There are some obvious questions related to retirement planning, says Thompson. Do baby boomers know what they want to do in their retirement? Do they want to travel or sell the house? Do they have boomerang children, who are coming back to live at home?
“Blurred retirement” is also a growing trend — the idea that retirement is not a set date but a gradual transition. Planning for a blurred retirement is more nuanced than planning for a set-date retirement. Future health issues must also be considered, as well as members’ different risk tolerance to investments.
Only when these questions are answered and the financial plan for retirement is firmed up should members then start looking into estate planning. Thompson says that when it comes to leaving a legacy, advisers need to ask boomers how much wealth they want to leave to the next generation. For example, for boomers who are concerned they may not have sufficient retirement funds to leave a legacy to heirs, there is a range of insurance solutions that can be considered. In many cases it makes sense to consider life insurance strategies to fund a legacy, provide for expenses or even assist with a family business
succession plan in a much more tax-efficient manner. Smart estate planning using insurance options can also simplify the work of the executor in dividing the estate and distributing proceeds as well as alleviating the tax burden on beneficiaries.
Marrinier says that advisers recommend to members that they have realistic expectations of what they can leave their heirs. People often believe their pension or income stream will cover the cost of their retirement and expect there will be some left to pass on. However, an effective portfolio that meets all expectations also has rainy-day funds for unexpected events. “Realistically,” says Marrinier, “there are some major factors such as healthcare costs for drugs, assisted living or potentially full-time home care. You might need to modify your home depending on your health situation. All these are unexpected costs.”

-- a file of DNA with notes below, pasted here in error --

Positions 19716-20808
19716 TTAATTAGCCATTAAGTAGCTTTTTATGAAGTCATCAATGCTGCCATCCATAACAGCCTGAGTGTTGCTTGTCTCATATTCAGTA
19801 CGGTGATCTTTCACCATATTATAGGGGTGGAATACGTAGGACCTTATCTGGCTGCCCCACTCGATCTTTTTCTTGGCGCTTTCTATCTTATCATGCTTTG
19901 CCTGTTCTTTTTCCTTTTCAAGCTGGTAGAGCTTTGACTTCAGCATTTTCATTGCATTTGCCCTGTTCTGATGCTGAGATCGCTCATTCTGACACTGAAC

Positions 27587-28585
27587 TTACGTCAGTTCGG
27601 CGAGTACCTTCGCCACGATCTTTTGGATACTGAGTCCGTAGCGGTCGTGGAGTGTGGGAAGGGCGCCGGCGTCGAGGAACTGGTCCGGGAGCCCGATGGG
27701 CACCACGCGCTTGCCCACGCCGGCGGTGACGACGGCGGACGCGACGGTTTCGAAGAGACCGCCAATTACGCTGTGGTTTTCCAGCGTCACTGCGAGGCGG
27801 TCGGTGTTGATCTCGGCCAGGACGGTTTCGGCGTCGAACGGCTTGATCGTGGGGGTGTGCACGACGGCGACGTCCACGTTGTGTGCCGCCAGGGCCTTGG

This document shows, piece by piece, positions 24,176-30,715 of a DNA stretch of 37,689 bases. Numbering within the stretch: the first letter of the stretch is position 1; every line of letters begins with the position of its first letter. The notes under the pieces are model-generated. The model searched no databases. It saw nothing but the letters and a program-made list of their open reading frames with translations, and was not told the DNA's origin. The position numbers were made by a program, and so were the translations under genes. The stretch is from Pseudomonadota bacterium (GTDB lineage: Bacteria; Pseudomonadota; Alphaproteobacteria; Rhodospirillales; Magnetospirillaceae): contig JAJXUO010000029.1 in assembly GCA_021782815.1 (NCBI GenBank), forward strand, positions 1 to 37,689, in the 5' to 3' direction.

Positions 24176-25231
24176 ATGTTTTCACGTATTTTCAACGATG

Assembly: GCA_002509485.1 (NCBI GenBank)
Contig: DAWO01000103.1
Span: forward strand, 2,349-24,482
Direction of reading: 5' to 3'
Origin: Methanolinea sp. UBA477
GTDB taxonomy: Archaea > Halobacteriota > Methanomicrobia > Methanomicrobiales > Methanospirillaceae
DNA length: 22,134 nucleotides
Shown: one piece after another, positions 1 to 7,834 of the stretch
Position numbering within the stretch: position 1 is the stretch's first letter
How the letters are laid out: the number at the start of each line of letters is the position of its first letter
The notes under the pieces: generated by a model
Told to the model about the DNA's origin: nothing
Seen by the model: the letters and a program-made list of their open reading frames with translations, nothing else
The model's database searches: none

It’s not clear what piece of that $1 trillion intergenerational-transfer pie will be apportioned to credit unions. Thompson says that the big banks have a massive footprint in the wealth management business. Still, this is a perfect time for credit unions to build a stronger offering in wealth services, with high-quality advice and access to industry-leading digital solutions, a broader offering of funds and insurance solutions. Credit unions can provide financial planning and investment advice. They can also provide separately managed mandates and more customized planning for high net worth clients, which includes estate and insurance planning. Thompson adds that Aviso Wealth also offers online brokerage and digital advice services.
The transfer presents an opportunity for credit unions not only to secure the wishes of the older generation but nurture relations with the younger generations, ultimately helping to ensure that the wealth stays within the system. Marrinier says that BlueShore focuses on securing and maintaining the trust of members and their families, including heirs. And that trust building, especially with millennials, means BlueShore and other credit unions have to leverage digital platforms. At BlueShore this includes a full spectrum of digital and mobile technology to reduce geographical constraints, making sure that advisers can still engage members who live outside the direct area of operation or even outside the province.
Thompson also highlights the importance of leveraging technology. “It’s a flexible continuum of services ranging from digital saving and investing options like robo-advice and online brokerage, which are popular with younger investors. It’s important for credit unions to take advantage of opportunities created by inter-generational wealth transfer to build relationships and demonstrate their ability to deliver personalized advice and customized solutions,” she says.
Credit unions across Canada are constantly working to attract younger Canadians to the system. To that end, intergenerational wealth transfer is a once-in-a-lifetime opportunity for credit unions to capitalize upon. ◊